I have a lot of artist friends that tell me their stories and their perspectives on what happened with their musical journey and they talk about the shadiness of the music industry. It’s kind of crazy hearing their stories, because I feel like I’ve never experienced that. I’ve experienced microaggressions when it comes to being a woman in a man’s industry but as far as my label deal, everything is going really well. A lot of people have crazy manager stories to say but I don’t have any crazy stories to say. My manager is great and he’s hella respectable. It feels like I got some kind of protection over me, like some generational ancestor protection thing. I don’t know what to call it but it feels like I’m deflecting all the bullshit.

Would it be too far off to call Natural Brown Prom Queen a rap album? 

I don’t think it would be too far off compared to my other releases. I’m talking really fast, or rapping, and the lyrical content is really strong in this album. I don’t think anyone’s ever going to call it a rap album except for you (laughs). I think if it was considered a rap album, that’s really cool. That’s a cool perspective on it and I think that’s tight. I could see it being an experimental, alternative rap album.

Yes. In that sense, how do you envision people living with your work? Do you ever envision people listening to your music? What does your audience appreciating your music look like for you? 

I don’t ever envision people listening to my music. When I’m on the plane I envision myself on the stage and I try to figure out what I’m going to do for the next show. You only get a taste of who really is listening by who’s coming to the shows, you know?

 

 

Speaking of shows, how far around the world has music taken you?

It feels like it has taken me all over. I’ve been to Japan and Barcelona and London and Germany and Switzerland and Copenhagen – a lot of places in Europe and the UK all around the U.S and Canada.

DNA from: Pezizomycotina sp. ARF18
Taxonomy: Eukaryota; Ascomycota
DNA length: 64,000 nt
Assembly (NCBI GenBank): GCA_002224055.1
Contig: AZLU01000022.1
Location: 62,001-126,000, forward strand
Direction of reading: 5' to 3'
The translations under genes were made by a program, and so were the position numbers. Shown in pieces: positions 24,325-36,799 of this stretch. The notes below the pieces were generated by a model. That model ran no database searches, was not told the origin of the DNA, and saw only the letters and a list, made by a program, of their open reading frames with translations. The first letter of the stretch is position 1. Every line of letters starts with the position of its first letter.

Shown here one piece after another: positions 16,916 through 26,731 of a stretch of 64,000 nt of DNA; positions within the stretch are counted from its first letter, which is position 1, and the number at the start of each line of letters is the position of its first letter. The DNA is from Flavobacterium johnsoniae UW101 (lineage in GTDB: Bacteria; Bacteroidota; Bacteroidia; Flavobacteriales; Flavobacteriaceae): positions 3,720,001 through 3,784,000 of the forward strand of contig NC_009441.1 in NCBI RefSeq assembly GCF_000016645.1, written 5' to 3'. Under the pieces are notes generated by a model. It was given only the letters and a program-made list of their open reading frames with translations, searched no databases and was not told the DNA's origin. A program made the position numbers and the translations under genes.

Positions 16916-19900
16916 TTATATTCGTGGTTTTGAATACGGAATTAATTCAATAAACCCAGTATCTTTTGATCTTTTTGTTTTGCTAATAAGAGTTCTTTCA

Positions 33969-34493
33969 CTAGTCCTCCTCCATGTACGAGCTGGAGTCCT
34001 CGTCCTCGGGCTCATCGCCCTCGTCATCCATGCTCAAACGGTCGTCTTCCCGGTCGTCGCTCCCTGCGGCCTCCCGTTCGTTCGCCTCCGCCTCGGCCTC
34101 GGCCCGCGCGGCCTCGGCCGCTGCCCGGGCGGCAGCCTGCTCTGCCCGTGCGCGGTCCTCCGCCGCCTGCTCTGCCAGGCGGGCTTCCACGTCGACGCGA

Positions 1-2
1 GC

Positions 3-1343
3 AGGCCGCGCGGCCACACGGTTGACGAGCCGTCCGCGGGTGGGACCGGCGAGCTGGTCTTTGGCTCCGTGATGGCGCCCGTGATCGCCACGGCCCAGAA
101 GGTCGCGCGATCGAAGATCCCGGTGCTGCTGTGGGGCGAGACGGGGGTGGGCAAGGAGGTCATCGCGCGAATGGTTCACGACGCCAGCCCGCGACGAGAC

The line in “Do Your Thing”, where the woman is saying “do your thing for God” is so holy. Can you talk about creating music for a higher power?

On “Do Your Thing” that’s my cousin playing. He played piano in the church choir with me. I would have to listen to his playing and learn how to play violin parts on top of that. That’s my mom talking over it telling me to go up in the choir and play. I wanted to tell that story of how I first got up and started teaching myself to learn by ear. 

Does music make sense? Or is it otherworldly, like God?

Oh, I think it’s otherworldly. Last night I was making a song and I don’t know what happened but my violin sound ended up turning into the drums, the drums of the song. [Music is] magical and otherworldly.

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Have you played in any bands or with other musicians that people might be surprised to hear about? 

No, I don’t think I’ve ever really played in a band. That’s the thing I’m trying to start to do now, play with other people and learn how to do that. Everything’s been such a hermit thing- just me making music in my bedroom by myself. I’ve never been in a band though. 

Those were all my questions. Do you have anything else you’d like to add?

What’s your favorite song off the new record? 

I really like “Copycat.” It is hard for me to get past that idea of somebody jockin my style. I don’t know if I’m petty but I’m vulnerable about my work in that way so I really appreciated “Copycat.” I really like “Ciara.” “OMG Britt” is the song that made me realize that this was a rap album. 

I’m rapping on “OMG Britt” but I don’t think a lot of people would notice that.

We definitely embrace the alternative R&B genre. We need to embrace alternative Hip-Hop more. 

Yea, we do. This was a cool interview. 

 

 

Source: https://www.ladygunn.com/exclusive-2/sudan-archives-is-a-natural-brown-prom-queen/

 

Credits:

PHOTOS / RA

STYLING / PHIL GOMEZ

GLAM /LAURA DUDLEY

STORY /BRANDEN JANESE

 

September 07, 2022 — Victoria Velandia